Friday, June 20, 2014
“Dad, it seems like guys flop so much more than girls.”
I was watching the World Cup with my 13 yr. old, Aly, yesterday. I absolutely love laying on the bed and snuggling with her while watching professional soccer. Our commentary alone on the play-by-play is worth its weight in gold.
Her astute observation about the difference between men’s soccer and women’s soccer struck a nerve and stuck with me.
“It doesn’t make sense to me. If guys are so much stronger, why do they act like babies, why are they so over-dramatic?”
I’m not gonna’ lie. I wanted to defend my bros. I felt like she was talking about something that goes way beyond and below the surface of soccer.
True story…my first thought was the time I heard my daughters say at the dinner table: “Dad is so much more dramatic when he gets sick than when mom does.” No kidding. The association came to my mind instantaneously.
In fact, the last time I got sick and puked (two weeks ago) I didn’t even tell anyone about it because of this conversation until my wife caught me in between the bathroom and the bedroom.
I don’t want to be like that. I don’t want to milk pity. I don’t want to overdramatize pain. I don’t want to get a call because I fake an injury. It’s not good soccer. It’s not good manhood.
“Don’t marry someone like that, ya’ hear me? Don’t marry a man that acts hurt to get attention. That’s not a man. You don’t want to hook your cart to someone like that.”
It made me think about my own life a lot. Where do I flop? Where is God calling me to man-up? I don’t want to be a flopper.
Thursday, June 19, 2014
“Taylor, what’s wrong? Have I done something that makes you uncomfortable talking to me?”
Last night, Taylor and I put the boys to bed and we were home alone for a couple hours. She was busying herself with stuff almost like she was avoiding me.
“Tay, what are you doing?” I asked.
“Just looking at some photo albums.” She replied.
After she was done doing that, she would bounce immediately to something else.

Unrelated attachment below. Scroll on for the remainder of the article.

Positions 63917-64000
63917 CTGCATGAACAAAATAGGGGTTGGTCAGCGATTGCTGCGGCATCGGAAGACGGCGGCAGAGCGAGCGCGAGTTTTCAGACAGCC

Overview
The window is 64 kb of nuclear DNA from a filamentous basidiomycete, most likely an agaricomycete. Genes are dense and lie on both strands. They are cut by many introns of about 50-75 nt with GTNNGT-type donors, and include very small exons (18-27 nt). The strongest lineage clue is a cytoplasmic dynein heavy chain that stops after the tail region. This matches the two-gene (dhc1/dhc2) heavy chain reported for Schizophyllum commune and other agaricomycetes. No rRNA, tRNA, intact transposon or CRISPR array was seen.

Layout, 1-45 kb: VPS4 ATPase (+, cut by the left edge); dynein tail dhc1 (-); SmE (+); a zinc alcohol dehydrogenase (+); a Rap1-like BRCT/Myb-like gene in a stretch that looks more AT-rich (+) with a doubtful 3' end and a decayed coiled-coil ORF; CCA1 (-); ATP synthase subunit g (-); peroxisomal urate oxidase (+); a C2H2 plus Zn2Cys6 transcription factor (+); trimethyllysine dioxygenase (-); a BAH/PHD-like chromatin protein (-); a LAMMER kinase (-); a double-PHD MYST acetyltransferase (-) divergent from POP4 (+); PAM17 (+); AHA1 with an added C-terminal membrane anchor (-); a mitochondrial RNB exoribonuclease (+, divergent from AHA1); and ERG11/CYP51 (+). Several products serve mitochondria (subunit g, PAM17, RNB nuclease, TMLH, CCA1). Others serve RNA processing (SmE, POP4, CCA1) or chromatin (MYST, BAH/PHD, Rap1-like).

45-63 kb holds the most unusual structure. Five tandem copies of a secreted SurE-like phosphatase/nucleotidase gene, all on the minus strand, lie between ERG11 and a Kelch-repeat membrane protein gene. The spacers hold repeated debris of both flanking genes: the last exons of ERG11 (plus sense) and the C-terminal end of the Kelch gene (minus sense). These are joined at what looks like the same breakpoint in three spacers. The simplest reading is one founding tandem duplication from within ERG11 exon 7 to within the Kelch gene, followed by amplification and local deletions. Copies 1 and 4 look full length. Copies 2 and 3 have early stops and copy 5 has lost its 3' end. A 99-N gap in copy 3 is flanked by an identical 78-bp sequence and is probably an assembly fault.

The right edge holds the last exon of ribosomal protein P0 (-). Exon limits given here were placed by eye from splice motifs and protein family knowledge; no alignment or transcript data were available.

“Dad, can I use your computer to play a game?” She asked.
“Sure, just make sure you plug it in ‘cause the battery is low.” I replied.
This is when I noticed a more pronounced isolation from my presence. She took the computer into another room and closed the door. A lot of times she will open the laptop and sit next to me or lean against the wall in the same room, but she clearly wanted to be apart from me. Not wanting to force her to be with me, I checked in on her to make sure she was ok. Of course, she said she was just fine.
I noticed her open the door to the piano room and as she was closing the door behind her I couldn’t help but engage.
“Are you practicing piano, Tay?” I asked.
“No, I’m writing a letter.” She replied. (not usual)
“Who are you writing a letter to?” I asked.
“I’m just writing a letter to Mommy.” She replied.
“Oh, what for?” I asked.
“I dunno’, I just wanted to write something to her.” She replied.
And with that, she closed the door behind her and came out 15 minutes later with a closed envelope scurrying away so that I didn’t have time to ask her a question…almost like she sealed it so I wouldn’t be able to ask her if I could read it. She was over in the living room area mindlessly loitering.
“Hey, you wanna’ play a game with me on the bed?” I asked.
“Sure.” She replied.
About a minute later she came in with a wicker basket full of card games. As she hoisted it up on the bed I could see in her eyes a distance that concerned me. It is the kind of glazed look she has when she’s thinking hard about something and is carried away with her colliding thoughts.
“Is everything ok, Tay?” I asked.
“Yeah.” She replied.
“What did you write your mom about?” I asked.
“Oh, nothing much…it didn’t really come together that good.” She replied.
“So did you not write the letter?” I asked.
“No, I did…It just wasn’t very good and it didn’t make sense.” She replied.
The more she talked, the more nervous energy she emitted. It was actually making me feel awkward even being with her one-on-one, something I never feel with my daughters and never want to feel with them if I can help it.
“So what did you write her about even though it didn’t come together like you wanted?” I asked.
“Oh, nothing much. Can we play a game?” She replied.